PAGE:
And we find that great care was taken to erect monuments of the great acts of God towards the people after Moses's death, as of their passing through Jordan, though less memorable than some of those. And the fact that there were monuments expressly appointed to keep in memory so many of God's acts in Moses's time, and not of some others more memorable, is an argument that they had a history of them instead of monuments, as particuJarly of the children of Israel passing through the Red sea, and the destruction of Pharaoh and his hosts there. No act of God towards that people is more celebrated through the scriptures than this; and yet we have no account of any monuments of it, or any ordinance expressly said to be appointed in memory of it, though there was a monument of their passing through Jordan, an event much like it, but less remarkable, and far less celebrated in scripture. No account can be given of this, but that the history and song that Moses wrote and left in the book of the law, were monuments of it. Such was the care that was taken, that some of the acts of God towards the people might be remembered, that in appointing the monuments for their remembrance, it is expressed that it was for that end, that they might have it perpetually in mind as a token on their hand, and as frontlets between their eyes, as particularly in appointing the law of consecrating the first born, to keep up the remembrance of God's slaying the first born of Egypt, Exod. xiii. 15, 16. One of the laws or precepts themselves of the book of the law was, that the people should take heed never by any means to forget the great acts of God, which they had seen, and that they should not be forgotten by future generations, Deut. iv. How unreasonable then, is it to suppose that no history was annexed to those laws, and that at the same time that such a strict injunction of great care to keep up the memory of those things in future generations was given, they should yet be left without the necessary means of it! Again another precept is, that they should not forget their own acts and behaviour from time to time, Deut. ix. 7, &c. See also chap. viii. 14, 15, 16, &c., and chap. v. 15. So they are strictly required to remember their bondage in the land of Egypt, Deut. xvi. 12, and chap. xxiv. 18. 22. And also to remember what God did to Pharaoh and all Egypt, all those great signs and wonders, and the manner of their deliverance out of Egypt, Deut. vii. 18, 19. So they are strictly enjoined to remember all their travel, the way that they went, and the circumstances and events of their journey, Deut. viii. 2–5, and 14 to the end. And they are charged to know God's great acts in Egypt, and from time to time in Deut. xi., at the beginning. They are commanded to remember what God did to Miriam, Deut. xxiv. 9. Writing of those works of God that are worthy to be remembered and celebrated by praises to God, is spoken of as a proper way of conveying the memory of them to posterity for that end, in Psalm cii. 18. “ This shall be written for the generation to come, and the people which shall be created shall praise the Lord.” The importance of remember. ing these works of God related in the Pentateuch, is mentioned not only in the Pentateuch itself, but also in other parts of scripture, as in Psalm cv. 5. “ Remember his marvellous works that he hath done, bis wonders, and the judgments of his mouth.” By the marvellous works which God has done, and his wonders, is seant those marvellous works that he did to Abraham and his seed, from the calling of Abraham to the bringing in of the people into Canaan, as appears from the following part of the psalm; and it is observable here that the psalmist connects the wonderful works and the laws or judgments of God's mouth together as in like manner worthy to be remembered. See also 1 Chron. xvi. 12, with the subsequent part of that song. The law, and covenant, and wonderful works, are in like manner connected as not to be forgotten, in Ps. lxxviii. 10, 11; and in the cxi. Psalm, the psalmist intimates that God has taken some special care to keep up the memory of those works; ver. 4, “ He hath caused his wonderful works to be remembered," speaking of these works, as appears from what follows in the psalm. And what other way can we suppose it to be that God hath done this, than the same with that whereby he caused his covenant and commandments spoken of in the following verses, to be remembered, viz., by causing them to be recorded? The works and commandments are joined together. Ver. 7. “ The works of his hands are verity and judgment, all his commandments are sure;" and again in the 9th verse, “ He hath sent redemption to his people, he bath commanded his covenant for ever;" as they are doubtless connected in the record. Compare Psalm cxlvii. 19, and ciji. 7. In the Ixxviii. Psalm, the psalmist, 'after speaking of the great care that Moses took that the history of the great works of God towards Israel in Egypt and the wilderness should be remembered and delivered to future generations, (in ver. 4, 5, 6, 7,) then proceeds to rehearse the principal things in that history in a great many particulars, so as to give us, in short, the scheme of the whole history, with many minute circumstances, in such a manner as to show plainly that what is there rehearsed is copied out of the history of the Pentateuch.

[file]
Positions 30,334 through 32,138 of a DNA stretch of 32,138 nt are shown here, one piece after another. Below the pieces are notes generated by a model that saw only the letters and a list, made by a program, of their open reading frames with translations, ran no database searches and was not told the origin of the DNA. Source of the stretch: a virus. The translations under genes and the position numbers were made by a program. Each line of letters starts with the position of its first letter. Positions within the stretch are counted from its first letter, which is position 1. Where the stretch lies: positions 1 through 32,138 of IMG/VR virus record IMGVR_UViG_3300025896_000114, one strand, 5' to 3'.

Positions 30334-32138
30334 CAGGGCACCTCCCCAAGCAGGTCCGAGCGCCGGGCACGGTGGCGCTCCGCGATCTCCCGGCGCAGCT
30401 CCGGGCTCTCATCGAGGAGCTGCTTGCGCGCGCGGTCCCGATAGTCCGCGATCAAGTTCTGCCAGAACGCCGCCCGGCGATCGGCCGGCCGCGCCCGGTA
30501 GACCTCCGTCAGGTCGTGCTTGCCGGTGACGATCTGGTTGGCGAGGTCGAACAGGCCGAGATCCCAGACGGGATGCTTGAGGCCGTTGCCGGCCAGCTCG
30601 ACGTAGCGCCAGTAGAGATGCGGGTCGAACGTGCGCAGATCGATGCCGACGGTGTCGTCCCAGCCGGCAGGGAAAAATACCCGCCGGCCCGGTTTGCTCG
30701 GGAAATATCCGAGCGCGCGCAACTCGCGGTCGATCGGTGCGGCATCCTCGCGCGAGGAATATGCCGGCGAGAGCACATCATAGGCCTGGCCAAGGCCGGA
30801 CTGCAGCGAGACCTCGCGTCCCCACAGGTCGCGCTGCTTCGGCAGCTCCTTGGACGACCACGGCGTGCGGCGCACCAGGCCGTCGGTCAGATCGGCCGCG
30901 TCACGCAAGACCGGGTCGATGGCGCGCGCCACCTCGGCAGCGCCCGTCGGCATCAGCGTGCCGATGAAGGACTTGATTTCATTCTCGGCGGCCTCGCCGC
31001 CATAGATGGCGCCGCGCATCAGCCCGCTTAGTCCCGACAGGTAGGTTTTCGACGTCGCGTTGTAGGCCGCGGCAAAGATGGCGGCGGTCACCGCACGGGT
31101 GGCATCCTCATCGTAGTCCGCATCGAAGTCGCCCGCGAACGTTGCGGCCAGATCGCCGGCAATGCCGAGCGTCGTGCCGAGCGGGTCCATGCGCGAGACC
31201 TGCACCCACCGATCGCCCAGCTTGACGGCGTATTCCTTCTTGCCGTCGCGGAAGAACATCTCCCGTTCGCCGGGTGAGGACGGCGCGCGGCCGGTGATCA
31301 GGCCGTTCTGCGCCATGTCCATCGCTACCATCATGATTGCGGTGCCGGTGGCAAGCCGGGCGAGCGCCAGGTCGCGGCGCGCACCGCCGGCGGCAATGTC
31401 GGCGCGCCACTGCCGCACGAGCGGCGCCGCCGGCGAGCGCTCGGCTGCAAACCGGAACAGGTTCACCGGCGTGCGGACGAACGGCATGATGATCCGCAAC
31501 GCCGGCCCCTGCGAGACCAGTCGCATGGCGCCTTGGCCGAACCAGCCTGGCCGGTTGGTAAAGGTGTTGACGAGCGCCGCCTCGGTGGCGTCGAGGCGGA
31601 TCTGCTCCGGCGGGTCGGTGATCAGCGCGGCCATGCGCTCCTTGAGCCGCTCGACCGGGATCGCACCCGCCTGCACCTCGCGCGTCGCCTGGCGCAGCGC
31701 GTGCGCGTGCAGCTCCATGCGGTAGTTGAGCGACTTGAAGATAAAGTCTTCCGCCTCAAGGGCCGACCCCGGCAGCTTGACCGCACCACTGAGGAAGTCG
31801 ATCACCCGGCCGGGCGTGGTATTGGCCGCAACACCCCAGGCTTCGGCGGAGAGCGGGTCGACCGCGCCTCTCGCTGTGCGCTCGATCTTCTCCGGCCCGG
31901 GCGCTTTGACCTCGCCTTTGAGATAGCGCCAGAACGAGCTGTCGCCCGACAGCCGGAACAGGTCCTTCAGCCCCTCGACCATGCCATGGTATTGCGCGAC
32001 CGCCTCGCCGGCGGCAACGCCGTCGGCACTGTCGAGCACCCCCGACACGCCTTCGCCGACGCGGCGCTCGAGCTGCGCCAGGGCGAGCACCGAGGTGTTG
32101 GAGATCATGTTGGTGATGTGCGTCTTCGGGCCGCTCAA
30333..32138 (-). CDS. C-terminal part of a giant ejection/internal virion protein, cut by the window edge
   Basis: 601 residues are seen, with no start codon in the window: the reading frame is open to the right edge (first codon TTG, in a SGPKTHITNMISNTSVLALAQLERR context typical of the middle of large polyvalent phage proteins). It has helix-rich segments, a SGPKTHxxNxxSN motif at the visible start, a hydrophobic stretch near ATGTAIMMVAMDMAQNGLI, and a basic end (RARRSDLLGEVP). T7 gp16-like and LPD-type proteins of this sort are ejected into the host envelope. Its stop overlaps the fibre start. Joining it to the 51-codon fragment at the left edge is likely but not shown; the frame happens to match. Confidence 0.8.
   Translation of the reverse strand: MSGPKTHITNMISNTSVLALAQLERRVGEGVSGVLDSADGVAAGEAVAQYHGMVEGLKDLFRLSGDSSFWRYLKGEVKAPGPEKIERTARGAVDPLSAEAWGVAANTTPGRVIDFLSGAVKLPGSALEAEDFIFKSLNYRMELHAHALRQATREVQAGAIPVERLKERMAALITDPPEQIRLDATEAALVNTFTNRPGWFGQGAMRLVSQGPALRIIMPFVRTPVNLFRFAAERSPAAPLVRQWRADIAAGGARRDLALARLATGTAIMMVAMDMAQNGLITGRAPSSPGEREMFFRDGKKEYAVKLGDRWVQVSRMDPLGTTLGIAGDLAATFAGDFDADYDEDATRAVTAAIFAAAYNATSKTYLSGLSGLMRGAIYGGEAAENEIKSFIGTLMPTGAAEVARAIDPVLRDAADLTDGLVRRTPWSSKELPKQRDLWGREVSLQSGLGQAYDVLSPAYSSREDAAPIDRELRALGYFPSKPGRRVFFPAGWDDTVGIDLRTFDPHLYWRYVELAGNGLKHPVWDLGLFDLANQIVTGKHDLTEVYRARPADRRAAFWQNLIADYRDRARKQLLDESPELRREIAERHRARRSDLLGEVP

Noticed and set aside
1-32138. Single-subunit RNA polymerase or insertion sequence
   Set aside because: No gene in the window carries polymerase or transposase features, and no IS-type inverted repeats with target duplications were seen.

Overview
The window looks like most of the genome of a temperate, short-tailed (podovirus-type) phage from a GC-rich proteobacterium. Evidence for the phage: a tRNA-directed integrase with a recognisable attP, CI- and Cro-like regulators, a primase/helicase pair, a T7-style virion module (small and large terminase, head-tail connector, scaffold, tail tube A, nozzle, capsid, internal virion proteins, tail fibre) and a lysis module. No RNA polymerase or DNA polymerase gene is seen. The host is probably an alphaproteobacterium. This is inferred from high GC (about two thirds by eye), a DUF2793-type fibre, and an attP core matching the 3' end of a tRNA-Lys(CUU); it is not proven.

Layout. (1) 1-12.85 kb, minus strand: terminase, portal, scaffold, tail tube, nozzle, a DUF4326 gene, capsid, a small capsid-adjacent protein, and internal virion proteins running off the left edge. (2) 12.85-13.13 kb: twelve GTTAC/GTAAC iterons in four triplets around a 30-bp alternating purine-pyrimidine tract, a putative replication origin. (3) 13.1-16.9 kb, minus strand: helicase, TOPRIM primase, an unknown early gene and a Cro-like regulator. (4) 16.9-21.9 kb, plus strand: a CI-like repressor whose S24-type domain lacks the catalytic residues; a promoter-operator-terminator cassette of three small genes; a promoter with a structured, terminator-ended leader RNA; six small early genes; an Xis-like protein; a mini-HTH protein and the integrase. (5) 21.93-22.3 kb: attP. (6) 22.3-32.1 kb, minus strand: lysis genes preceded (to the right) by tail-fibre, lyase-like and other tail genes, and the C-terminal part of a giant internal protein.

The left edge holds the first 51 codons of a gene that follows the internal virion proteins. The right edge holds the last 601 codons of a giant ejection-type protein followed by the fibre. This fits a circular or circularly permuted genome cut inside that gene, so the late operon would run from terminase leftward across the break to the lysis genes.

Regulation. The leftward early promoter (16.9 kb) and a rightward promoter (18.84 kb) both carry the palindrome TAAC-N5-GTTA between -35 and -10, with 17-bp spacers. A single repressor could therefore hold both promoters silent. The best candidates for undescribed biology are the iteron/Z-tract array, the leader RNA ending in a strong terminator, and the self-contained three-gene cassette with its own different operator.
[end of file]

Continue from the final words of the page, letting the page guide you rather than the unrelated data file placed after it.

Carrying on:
It is the more likely that the history of the Pentateuch should be a part of that which was called the law of Moses, because it is observable that the words law, doctrine, statute, ordinances, &c., as they were used of old, did not only intend precepts, but also promises, and threatenings, and prophecies, and monuments, and histories, and whatever was revealed, promulgated, and established, to direct men in their duty to God, or to enforce that duty upon them. So the blessings and the curses that were written by Moses are included in that phrase, and the words that Moses commanded. Joshua viii. 34, 35. So promises are called law, and the word which God commanded in Psa. cv. 9, and i Chron. xvi. 15. So promises and threatenings are called the word which God commanded his servant Moses. Nehem. i. 8, 9. Threatenings and promises are called statutes and judgments in Levit. xxvi. 46. Thus we read, Exod. xv. 25, 26, that at Marah God made for VOL. IX.